20 November 2004 | Chris Knipp
Flavorful meal still leaves you a little hungry
The grim housing projects of a Milan suburb look a lot like the same thing in St. Louis or San Francisco or Baltimore. Claudio (Marco Foschi) is a young man stuck working for two years at a frozen food warehouse where his uncle is the manager. He hangs with his longtime friend Manuel (Matteo Gianoli), who's a drug dealer and top dog among the layabouts at the project where they both live. The social focus of this world is the drab space below the apartments near the children's play area where the unemployed young men sit on benches talking of cars and bikes and girls and jobs and complaining about the scattering of foreigners -- north Africans and blacks they call "negri"-- the Italian equivalent of the "N" word -- who're also living there. Like the lovely town squares of traditional Italian centri storici (historical centers), these soulless yards are called piazze. The guys who spend their days there are called plazari.
During the period covered by the film our two plazari Claudio and Manuel both fall for a pretty girl named Maja (Valeria Solarino), who's just reappeared from London but hates it here and is in a hurry to raise cash to go back. Claudio takes Maja to swim at night at a fancy indoor pool and they strip, swim, and kiss. There's more drugs than sex in this film: coke, and lots of joints passed around that produce the need to assuage one's fame chimica. That's Italian for "the munchies," though co-director Antonio Bocola says we should think of this hunger more as a metaphor representing the urgent desire for a better life. Claudio and Manuel both have that larger hunger, but they're not equally successful in satisfying it.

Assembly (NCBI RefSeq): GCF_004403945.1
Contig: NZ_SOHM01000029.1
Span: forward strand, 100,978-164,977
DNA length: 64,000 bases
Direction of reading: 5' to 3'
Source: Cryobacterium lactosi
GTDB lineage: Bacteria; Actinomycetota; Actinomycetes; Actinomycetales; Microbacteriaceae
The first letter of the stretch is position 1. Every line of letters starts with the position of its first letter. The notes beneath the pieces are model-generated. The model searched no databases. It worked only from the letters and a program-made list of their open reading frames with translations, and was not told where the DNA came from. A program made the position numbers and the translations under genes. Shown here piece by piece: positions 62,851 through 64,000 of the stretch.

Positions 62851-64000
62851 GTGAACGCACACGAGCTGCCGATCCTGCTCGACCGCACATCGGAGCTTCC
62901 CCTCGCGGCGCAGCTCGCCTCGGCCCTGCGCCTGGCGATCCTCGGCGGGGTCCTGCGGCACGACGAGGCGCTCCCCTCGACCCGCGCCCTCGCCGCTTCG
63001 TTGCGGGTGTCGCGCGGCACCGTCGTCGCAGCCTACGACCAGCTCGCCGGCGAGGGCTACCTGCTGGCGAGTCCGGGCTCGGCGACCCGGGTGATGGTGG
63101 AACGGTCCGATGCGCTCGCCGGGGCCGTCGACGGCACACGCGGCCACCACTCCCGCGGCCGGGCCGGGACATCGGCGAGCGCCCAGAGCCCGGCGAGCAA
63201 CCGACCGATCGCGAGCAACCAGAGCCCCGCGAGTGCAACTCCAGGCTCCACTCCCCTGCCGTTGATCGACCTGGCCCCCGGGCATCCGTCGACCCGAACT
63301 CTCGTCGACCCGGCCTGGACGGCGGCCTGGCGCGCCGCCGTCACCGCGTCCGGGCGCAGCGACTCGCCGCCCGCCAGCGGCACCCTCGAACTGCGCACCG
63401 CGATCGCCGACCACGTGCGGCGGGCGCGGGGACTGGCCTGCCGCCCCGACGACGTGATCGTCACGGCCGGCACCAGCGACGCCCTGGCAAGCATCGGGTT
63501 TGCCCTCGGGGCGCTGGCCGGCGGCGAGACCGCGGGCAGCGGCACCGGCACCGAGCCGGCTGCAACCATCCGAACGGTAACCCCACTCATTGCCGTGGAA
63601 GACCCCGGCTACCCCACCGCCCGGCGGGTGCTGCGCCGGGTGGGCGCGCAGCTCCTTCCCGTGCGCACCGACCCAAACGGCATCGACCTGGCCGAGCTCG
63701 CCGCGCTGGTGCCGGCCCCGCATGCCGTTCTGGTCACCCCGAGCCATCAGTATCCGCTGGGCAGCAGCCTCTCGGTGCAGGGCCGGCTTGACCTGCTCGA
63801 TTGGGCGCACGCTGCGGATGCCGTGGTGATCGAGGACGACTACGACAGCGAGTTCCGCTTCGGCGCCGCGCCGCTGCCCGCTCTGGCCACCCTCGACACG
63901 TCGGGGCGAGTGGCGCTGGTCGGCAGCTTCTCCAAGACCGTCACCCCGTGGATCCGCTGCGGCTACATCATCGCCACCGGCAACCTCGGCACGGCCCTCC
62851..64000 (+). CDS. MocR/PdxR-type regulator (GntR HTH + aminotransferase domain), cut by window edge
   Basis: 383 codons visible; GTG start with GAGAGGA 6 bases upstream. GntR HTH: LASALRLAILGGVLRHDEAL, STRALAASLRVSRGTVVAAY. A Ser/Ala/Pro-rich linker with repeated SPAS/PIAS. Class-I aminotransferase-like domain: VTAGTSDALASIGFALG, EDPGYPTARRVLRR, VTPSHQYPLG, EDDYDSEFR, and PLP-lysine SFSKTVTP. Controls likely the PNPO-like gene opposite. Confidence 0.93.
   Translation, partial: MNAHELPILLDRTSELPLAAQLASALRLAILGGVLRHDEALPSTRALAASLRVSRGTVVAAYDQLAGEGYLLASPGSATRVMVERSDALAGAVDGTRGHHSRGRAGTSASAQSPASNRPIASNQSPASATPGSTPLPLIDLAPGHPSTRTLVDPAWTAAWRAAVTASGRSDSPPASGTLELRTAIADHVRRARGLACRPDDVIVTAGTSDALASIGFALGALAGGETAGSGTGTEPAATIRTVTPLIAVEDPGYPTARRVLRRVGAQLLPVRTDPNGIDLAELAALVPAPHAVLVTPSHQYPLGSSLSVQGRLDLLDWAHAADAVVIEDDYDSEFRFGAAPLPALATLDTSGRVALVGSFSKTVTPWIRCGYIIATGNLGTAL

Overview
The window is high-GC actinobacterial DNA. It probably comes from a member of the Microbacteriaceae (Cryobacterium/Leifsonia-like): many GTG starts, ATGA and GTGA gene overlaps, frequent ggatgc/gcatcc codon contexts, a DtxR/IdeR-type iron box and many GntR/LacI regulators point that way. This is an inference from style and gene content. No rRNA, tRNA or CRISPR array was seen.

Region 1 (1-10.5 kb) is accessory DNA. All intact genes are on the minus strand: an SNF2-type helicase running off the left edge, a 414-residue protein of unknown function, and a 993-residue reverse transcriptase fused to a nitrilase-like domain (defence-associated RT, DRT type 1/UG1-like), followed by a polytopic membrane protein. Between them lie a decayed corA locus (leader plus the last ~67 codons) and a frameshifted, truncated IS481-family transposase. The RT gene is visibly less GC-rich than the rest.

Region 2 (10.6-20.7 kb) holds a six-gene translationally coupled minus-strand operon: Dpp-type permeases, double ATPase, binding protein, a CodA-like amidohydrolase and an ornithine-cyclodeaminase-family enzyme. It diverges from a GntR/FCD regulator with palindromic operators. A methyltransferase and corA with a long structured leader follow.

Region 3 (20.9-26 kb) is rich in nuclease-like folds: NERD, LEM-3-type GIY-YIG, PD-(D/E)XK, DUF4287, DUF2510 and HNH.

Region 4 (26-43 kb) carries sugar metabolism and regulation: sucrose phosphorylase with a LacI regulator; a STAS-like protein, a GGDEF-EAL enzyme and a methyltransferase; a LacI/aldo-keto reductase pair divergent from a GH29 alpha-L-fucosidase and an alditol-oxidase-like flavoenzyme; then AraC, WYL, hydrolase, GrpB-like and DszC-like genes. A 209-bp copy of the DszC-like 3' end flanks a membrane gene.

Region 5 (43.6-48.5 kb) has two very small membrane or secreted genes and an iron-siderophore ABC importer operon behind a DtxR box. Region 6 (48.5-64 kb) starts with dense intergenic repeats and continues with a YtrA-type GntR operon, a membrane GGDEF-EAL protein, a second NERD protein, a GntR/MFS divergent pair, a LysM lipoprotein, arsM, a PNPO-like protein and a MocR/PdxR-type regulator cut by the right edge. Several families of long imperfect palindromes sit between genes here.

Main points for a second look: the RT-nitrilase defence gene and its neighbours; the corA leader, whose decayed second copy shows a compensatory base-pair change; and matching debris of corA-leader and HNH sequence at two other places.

Days pass rather aimlessly. Later the two guys and Maja go to a noisy disco full of beautiful bodies. But while Manuel just sells drugs and plays games in the daytime, Claudio must put in long days at the warehouse. The workers there are exploited even though it's a cooperative. In the film's final minutes Claudio resolves his job issue and Maja departs again for London. But before that there's a drug deal and a confrontation, an arrest, and an explosion -- the latter always a good way of giving structure to otherwise shapeless material.
The attempt to combine social commentary with romance leads to a somewhat desultory film. Urban poverty, workers' rights, and racial conflicts between Italians and Third World extracomunitari (people from outside the European Union) in Berlusconi's Italy represent one set of related issues; Claudio's career and romantic uncertainties and interactions with his more illegal pal Manuel are another. The filmmakers give too many subjects equal weight and this diffuses the effect. The whole is less than the parts, and it winds up being a pretty long 97 minutes.
But this is not to impugn the filmmakers' good intentions or the admirable decision to make Fame chimica a truly independent, socially conscious cooperative effort. According to co-director Boccola in a question session after a showing of the film at the San Francisco New Italian Cinema festival, the whole cast contributed to help raise the $800,000 of the production budget and thus have became joint owners of the film.
A new wrinkle is an Italian rapper, Lo Zulù, leader of the "99 Posse," complete with flame neck tattoos and nose ring, who comments on the social situation in songs he sings like a Greek chorus, filmed on screen in front of the set and action like the Calypso singer Celia Cruz whose performance bookends Jonathan Demme's 1986 Something Wild.
Shown at the New Italian Cinema Event in San Francisco, November 2004. Like the other films in the series, Fame chimica is has no US distributor.